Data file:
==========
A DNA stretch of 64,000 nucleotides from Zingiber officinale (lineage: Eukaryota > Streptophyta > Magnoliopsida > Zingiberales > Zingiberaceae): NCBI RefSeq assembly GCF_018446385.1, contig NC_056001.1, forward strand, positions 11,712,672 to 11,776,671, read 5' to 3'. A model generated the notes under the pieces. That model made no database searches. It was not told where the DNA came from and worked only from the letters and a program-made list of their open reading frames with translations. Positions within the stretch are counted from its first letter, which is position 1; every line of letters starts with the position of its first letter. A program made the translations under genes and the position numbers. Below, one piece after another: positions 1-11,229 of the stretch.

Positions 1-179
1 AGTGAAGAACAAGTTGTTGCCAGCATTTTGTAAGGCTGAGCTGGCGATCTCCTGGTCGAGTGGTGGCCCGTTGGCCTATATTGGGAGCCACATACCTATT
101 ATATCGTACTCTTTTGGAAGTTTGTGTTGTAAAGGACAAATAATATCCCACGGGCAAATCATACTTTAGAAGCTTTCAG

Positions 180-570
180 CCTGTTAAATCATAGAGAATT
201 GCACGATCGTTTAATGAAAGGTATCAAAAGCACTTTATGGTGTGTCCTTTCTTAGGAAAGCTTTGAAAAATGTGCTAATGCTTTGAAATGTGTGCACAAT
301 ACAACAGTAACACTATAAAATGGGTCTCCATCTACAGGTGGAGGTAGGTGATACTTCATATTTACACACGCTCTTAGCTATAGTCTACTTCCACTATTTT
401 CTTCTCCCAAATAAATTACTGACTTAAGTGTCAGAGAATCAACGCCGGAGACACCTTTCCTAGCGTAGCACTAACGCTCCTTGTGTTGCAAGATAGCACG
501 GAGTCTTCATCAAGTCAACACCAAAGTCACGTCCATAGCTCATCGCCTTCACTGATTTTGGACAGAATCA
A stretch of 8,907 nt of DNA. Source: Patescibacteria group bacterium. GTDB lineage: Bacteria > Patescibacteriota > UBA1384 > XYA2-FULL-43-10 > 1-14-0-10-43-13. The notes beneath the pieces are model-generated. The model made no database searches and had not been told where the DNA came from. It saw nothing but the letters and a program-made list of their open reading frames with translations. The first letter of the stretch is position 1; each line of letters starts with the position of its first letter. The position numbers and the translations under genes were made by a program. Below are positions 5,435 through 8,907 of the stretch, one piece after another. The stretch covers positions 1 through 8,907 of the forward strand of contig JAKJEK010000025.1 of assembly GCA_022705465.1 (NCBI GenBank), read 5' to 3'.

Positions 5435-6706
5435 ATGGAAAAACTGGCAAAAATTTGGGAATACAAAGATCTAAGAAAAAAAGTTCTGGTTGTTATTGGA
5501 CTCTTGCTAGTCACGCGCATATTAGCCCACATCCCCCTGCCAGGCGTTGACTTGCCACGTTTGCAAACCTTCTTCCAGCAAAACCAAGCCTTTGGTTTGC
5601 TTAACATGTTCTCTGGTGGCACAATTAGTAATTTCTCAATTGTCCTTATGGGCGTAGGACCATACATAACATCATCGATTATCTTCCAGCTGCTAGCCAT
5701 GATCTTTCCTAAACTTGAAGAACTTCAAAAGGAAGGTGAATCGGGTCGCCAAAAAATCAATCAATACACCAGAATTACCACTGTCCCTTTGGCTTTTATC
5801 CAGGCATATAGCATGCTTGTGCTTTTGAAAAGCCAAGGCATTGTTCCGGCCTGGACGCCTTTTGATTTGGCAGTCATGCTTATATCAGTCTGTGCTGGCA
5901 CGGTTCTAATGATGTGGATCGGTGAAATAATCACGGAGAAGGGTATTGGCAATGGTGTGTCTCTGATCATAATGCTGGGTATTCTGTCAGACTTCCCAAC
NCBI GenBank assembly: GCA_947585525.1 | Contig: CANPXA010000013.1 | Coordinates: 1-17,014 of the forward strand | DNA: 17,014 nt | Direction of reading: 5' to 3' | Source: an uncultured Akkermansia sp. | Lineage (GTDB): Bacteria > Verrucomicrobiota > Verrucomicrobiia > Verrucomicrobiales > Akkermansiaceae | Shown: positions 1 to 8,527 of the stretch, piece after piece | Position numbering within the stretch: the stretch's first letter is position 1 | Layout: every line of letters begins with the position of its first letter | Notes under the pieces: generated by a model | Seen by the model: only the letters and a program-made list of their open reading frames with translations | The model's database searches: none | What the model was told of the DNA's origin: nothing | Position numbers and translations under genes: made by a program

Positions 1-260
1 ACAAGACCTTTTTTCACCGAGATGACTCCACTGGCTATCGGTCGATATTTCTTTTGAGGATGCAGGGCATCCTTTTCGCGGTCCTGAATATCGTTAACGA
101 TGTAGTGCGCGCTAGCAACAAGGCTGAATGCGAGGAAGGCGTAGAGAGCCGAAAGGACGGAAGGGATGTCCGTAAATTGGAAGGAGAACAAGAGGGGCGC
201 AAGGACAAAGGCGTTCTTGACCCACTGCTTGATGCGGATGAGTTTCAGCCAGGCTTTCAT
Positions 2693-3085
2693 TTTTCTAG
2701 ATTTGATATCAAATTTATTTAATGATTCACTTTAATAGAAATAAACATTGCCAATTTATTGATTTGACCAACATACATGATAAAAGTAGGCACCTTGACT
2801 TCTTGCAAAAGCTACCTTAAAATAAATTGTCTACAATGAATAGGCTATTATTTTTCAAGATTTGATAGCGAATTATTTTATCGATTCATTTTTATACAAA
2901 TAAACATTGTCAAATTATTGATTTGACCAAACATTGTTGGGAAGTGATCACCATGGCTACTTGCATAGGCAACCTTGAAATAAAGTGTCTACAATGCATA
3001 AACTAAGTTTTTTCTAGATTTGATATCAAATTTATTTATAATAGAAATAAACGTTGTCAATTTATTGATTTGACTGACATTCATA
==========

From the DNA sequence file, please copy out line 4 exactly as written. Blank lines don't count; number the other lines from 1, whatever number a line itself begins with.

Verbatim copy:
101 ATATCGTACTCTTTTGGAAGTTTGTGTTGTAAAGGACAAATAATATCCCACGGGCAAATCATACTTTAGAAGCTTTCAG